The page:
Deer’s eyes are built differently than ours, and therefore they can see different colors than us. While we are well equipped to see the red spectrum, like a blaze orange vest or red flashlight, perfectly clear, deer may not see it the same way.
Can Deer See Red Light?
Deer cannot tell red apart from orange or green colors, which means that there is a big chance they won’t see red light the same way we see it.
There are specific cells responsible for different things in each mammal’s eye. These cells called cones help deer, and other animals, see colors.
Depending on the number and type of cones, mammals can or can’t discern colors from one another.
Due to the lower number of cones in their eyes, deer struggle to see a longwave spectrum of colors, including reds and oranges. They can’t make them out from each other and also from greens.
How does that translate to a red light, though? It is rather hard to say. Although deer don’t discern the red color of the light from their surrounding, they can see its brightness.
Most hunters use red light primarily to preserve their night vision but not necessarily because they want to be “invisible” to deer.
We must remember that before the deer sees any brightness or color from our light, it may hear or smell us walking by.
The red light doesn’t reach as far as the white, yellow, or even green light, meaning it will usually illuminate only a short distance directly in front of it. In that case, there is a smaller chance of deer noticing the brightness of the red light.
However, if the red light is directed at the animal, they will see the bright spot of the light. Although, to them, it won’t be red but rather grey.
Will Red Light Spook Deer?
Considering deer can’t really distinguish the red color from their surroundings, there is a chance they won’t spook at the red light.
Many hunters who use the red light noticed that deer are less prone to spook by red light than green or white. The color of the beam of the light fades into the background and is less noticeable.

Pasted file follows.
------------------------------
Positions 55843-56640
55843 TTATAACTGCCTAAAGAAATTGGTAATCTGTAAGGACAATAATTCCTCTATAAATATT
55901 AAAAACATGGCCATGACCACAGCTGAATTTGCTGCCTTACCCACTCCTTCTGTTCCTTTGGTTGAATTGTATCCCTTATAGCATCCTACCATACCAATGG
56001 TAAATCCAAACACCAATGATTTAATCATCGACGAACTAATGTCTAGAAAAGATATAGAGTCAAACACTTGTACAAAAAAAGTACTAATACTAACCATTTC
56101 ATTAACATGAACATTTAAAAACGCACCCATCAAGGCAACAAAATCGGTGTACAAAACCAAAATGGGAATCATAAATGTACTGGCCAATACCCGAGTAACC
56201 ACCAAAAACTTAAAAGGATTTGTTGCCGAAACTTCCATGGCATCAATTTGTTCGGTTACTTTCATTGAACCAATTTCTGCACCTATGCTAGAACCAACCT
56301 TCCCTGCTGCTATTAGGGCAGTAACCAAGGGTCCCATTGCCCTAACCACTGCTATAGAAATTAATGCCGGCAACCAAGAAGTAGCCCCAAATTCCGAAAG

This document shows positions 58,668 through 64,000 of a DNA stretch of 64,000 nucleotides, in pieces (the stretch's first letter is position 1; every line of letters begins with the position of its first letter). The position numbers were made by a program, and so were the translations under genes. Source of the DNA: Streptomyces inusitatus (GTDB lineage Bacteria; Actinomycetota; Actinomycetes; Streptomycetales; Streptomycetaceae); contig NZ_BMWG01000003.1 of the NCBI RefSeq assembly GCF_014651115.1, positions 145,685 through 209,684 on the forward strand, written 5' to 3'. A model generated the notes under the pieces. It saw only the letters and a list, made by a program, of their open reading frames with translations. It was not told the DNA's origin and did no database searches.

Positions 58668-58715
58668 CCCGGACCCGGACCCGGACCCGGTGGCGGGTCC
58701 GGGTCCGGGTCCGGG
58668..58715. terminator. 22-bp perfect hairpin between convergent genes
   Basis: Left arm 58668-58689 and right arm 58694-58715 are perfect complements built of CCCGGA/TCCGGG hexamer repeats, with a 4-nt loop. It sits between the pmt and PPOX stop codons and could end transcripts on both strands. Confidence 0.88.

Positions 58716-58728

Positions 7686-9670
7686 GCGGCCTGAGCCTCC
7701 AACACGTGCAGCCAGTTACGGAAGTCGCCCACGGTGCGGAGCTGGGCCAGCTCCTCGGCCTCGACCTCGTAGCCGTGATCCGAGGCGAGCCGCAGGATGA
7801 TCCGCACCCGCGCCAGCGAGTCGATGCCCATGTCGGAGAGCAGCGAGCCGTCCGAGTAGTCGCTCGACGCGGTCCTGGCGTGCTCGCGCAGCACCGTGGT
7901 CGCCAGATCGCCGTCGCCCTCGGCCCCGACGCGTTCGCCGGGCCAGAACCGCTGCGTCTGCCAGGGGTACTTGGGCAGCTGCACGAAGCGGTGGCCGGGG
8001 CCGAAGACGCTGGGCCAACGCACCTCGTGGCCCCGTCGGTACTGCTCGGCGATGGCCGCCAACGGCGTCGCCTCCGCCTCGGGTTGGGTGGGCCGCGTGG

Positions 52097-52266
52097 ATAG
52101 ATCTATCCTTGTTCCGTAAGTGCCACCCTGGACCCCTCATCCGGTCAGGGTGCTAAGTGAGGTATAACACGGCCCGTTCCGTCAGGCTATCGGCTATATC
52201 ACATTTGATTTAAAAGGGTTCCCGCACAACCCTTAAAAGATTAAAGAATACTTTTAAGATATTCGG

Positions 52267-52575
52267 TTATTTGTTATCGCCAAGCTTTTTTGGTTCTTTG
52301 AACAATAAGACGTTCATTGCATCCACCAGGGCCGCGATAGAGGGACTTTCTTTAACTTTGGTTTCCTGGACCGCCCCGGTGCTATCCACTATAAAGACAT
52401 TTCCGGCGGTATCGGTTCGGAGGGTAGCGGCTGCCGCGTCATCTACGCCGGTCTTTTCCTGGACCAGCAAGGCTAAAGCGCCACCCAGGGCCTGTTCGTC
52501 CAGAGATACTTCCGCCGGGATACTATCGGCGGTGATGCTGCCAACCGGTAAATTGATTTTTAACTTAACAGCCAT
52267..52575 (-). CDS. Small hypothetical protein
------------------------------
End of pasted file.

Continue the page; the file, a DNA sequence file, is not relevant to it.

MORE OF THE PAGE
However, the reason could be not only the color per se but the brightness of the light. As mentioned before, red light is usually not as bright, and therefore deer shouldn’t find it as disturbing.
Nonetheless, as prey animals, deer are genetically predisposed to bolt at any sign of danger, whether a small movement they are unsure about, a strange light moving in the distance, or shining directly right at them.
Even though deer cannot see the red color, as mentioned before, they can determine whether something is brighter.
Though a red light looks more grey to deer and blends with the surrounding, it is still light after all, and shining it directly at their eyes may give them a cue to run.
Can Red Light From Trail Camera Spook Deer?
Trail cameras with night vision use red light to illuminate the darkness and produce bright, good-quality pictures and videos.
If you look directly at the camera, you will notice the small red light beside the lens in the dark and a little red flash when the picture is taken.
Usually, the light is too dim and the flash too small for deer even to pay attention to it.
Most times, deer won’t spook from the red light of the trail camera. There is plenty of photo and video evidence confirming that deer don’t care much for this type of light.
What’s also important to mention is that the red light used in the night vision trail cameras is infrared. It means that though there is a trace of visible red light to us, most of the trail camera light wave is completely invisible to deer.
Can You use a Red Flashlight Walking to Your Stand?
Yes, you can use a red flashlight walking to your stand. Considering that the best time to travel to it is before sunrise, you ought to have a light with you when it’s still dark.
Many hunters believe that you should know your forest enough to travel safely without any light and, if necessary, use the moon and stars to illuminate your way, but it is always good to have a light as a backup.
Red light is probably better than white in that situation because it doesn’t obstruct your night vision.
Red light is not bright enough to make you squint when it’s on and become temporarily blind when you try to adjust to the darkness after turning it off.
It also doesn’t seem to affect wildlife as much, and what’s more important, having a light on in the dark can alert other hunters in the vicinity of your whereabouts so that they won’t mistake you for an animal.
The only problem with red light is that it doesn’t offer the best help in the dark because it is not the brightest. While using red light in the forest, you have to move slowly and watch out for hanging branches and roots under your feet.
It is also good to remember that while using red or any other light in the forest on your way to your stand, it is always good to point it at the ground in case there are deer around. There are fewer chances of spooking them that way.
Deer can’t see the red color as vividly as we can. It means using the red light is a safer option than using the white light because there are fewer chances of spooking the deer.
Even though deer can see the brightness of a light, the red light is less luminous and won’t be too much of an intrusion for animals in the dark.
It is also a good color to have with you if you want to preserve your night vision, as the red light is not as invasive as the white or yellow one.